if we shadows have offended

ROBIN: Now the hungry lion roars
 And the wolf behowls the moon,
 Whilst the heavy ploughman snores,
 All with weary task fordone.
 Now the wasted brands do glow,
 Whilst the screech-owl, screeching loud,
 Puts the wretch that lies in woe
 In remembrance of a shroud.
 Now it is the time of night
 That the graves all gaping wide,
 Every one lets forth his sprite,
 In the churchway paths to glide.
And we fairies, that do run
 By the triple Hecate’s team
 From the presence of the sun,
 Following darkness like a dream,
 Now are frolic. Not a mouse
 Shall disturb this hallowed house.
 I am sent with broom before
 To sweep the dust behind the door.

Enter OBERON and TITANIA, King and Queen of Fairies, with all their train

OBERON: Through the house give glimmering light,
By the dead and drowsy fire.
Every elf and fairy sprite
Hop as light as bird from brier.
And this ditty, after me,
Sing and dance it trippingly.

TITANIA: First, rehearse your song by rote,
To each word a warbling note.
Hand in hand with fairy grace
Will we sing and bless this place.

OBERON, TITANIA, and the FAIRIES sing and dance

OBERON: (sings)

 Now until the break of day,
 Through this house each fairy stray.
 To the best bride bed will we,
 Which by us shall blessèd be.
 And the issue there create
 Ever shall be fortunate.
 So shall all the couples three
 Ever true in loving be.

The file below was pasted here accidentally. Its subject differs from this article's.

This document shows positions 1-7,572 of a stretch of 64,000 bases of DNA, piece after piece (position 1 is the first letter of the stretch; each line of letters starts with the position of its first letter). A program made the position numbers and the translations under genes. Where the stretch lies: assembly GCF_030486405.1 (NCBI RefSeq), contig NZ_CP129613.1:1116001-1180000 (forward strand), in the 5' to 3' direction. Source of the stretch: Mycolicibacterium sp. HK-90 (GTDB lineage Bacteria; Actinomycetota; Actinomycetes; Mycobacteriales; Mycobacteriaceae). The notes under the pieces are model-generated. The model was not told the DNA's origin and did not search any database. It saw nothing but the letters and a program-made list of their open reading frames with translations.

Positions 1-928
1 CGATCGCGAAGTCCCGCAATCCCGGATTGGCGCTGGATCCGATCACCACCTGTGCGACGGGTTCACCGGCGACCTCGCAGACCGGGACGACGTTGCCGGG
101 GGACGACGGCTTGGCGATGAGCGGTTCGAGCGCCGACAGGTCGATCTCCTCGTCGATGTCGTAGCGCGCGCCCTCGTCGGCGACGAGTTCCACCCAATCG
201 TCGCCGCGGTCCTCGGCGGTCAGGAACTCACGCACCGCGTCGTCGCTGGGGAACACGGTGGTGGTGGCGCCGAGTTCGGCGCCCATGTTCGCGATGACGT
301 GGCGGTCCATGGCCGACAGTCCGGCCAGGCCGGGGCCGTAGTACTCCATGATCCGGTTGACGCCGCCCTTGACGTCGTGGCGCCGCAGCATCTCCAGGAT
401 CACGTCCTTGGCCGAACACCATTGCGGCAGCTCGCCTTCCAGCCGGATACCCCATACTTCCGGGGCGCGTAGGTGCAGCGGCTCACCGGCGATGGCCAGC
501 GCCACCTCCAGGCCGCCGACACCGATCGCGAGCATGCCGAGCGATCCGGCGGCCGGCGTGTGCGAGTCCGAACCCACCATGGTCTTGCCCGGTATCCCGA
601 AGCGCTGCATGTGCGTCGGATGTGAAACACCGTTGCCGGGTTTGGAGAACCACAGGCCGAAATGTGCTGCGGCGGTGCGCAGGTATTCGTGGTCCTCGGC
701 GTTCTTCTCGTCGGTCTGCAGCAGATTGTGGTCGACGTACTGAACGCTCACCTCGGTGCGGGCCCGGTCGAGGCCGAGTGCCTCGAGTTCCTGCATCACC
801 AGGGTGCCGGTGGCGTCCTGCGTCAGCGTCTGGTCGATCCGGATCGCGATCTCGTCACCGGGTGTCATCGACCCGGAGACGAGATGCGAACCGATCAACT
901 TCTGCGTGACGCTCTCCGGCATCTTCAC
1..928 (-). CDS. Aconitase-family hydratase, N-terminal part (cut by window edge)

And the blots of Nature’s hand
 Shall not in their issue stand.
Never mole, harelip, nor scar,
 Nor mark prodigious, such as are
 Despisèd in nativity,
 Shall upon their children be.
 With this field dew consecrate,
 Every fairy take his gait.
 And each several chamber bless
 Through this palace with sweet peace.
 And the owner of it blessed
 Ever shall in safety rest.
 Trip away. Make no stay.
 Meet me all by break of day.

Exeunt all but ROBIN

ROBIN: If we shadows have offended,
 Think but this, and all is mended—
 That you have but slumbered here
 While these visions did appear.
 And this weak and idle theme,
 No more yielding but a dream,
 Gentles, do not reprehend.
 If you pardon, we will mend.
 And, as I am an honest Puck,
 If we have unearnèd luck
 Now to ’scape the serpent’s tongue,
 We will make amends ere long.
 Else the Puck a liar call.
 So good night unto you all.
 Give me your hands if we be friends,
 And Robin shall restore amends.


- William Shakespeare
A Midsummer Night's Dream
(Act V, Scene I)

If anyone dares to tell you not to love this play because it's the 'obvious choice', punch them in the face and dance like a fairy around their bleeding, whimpering, empty shell of a body.